Review: “True Crime Story: The Assassination of Gianni Versace”

Why did I watch this? Crime isn’t my area of interest for fiction, and—ah, ha! Because I review too much animation. People reading my diary want me to expand outside of my comfort zone. 

This miniseries is, as expected, very over dramatized. How do we know everyone said all of this? At times, it feels a bit 90’s Lifetime. You’ll forget about that when the show gets good. 

The good: Ricky Martin as Versace’s lover, presenting an LGBT villain for a change, teaching a whole new generation about the importance of gay equality in the 90’s, Penelope Cruz as Donatella. 

The amazing: the series makes you think. What’s a thought? I know, right? TV material often goes lazy. The show takes us into the perceived mind of a serial killer. He had the brain capacity to do anything he believed in, and rather than become like the people he killed, he was driven mad into a life of crime.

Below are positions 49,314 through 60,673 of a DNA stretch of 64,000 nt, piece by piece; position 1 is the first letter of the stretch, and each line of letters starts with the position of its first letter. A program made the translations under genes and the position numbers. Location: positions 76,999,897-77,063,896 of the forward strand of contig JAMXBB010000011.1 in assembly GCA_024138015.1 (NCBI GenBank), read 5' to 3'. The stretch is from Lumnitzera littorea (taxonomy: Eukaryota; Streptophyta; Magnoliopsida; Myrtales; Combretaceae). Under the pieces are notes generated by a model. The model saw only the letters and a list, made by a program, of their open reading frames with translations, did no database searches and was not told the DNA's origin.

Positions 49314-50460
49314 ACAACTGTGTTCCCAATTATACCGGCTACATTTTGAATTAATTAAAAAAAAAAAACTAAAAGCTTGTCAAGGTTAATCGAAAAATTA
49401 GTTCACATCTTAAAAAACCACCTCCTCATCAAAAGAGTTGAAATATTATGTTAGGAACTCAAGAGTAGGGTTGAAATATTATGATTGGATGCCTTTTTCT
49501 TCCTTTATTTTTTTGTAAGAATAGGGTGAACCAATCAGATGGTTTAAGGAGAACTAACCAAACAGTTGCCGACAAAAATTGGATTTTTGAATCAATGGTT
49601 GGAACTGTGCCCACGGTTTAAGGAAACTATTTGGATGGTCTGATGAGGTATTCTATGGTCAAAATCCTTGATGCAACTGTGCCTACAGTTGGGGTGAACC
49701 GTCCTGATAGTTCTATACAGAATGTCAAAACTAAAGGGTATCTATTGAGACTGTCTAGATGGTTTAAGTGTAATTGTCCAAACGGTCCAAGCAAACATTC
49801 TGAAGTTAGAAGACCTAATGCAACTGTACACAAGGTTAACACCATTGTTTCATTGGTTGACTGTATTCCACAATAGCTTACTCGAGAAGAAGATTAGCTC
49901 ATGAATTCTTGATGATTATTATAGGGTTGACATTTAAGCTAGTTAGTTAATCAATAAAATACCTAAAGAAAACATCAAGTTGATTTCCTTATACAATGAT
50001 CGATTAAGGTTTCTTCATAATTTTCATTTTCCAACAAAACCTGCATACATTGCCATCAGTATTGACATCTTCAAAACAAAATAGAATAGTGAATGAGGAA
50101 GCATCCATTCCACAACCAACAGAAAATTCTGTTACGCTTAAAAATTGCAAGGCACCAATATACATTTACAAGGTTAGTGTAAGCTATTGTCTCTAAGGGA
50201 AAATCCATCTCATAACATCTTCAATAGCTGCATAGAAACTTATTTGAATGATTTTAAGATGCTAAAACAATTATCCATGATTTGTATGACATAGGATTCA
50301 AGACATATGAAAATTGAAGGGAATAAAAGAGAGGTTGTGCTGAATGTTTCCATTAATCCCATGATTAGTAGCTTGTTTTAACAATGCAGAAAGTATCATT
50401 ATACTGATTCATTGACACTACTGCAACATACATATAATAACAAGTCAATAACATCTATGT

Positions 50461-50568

As an Illinois youth, Lee Miglin’s murder was familiar to me. His episode opens with a Governor Jim Edgar event. I actually met Gov. Edgar. My parents met him. My friend’s dad worked with him. My, you get it. Very close to home when I saw that whole segment about people celebrating Chicago success stories at the fictional luncheon. Don’t ask me why, nobody ever told me the same person was the very guy murdering Mr. Versace. How I escaped into adulthood unsure, forgive me. So glad seeing it all connected here for Lee Miglin’s death, and his being robbed of what accomplishments he could have had, to be remembered.

With these programs, you take what you can get. I’m happy at the moment watching a show causing me to wonder.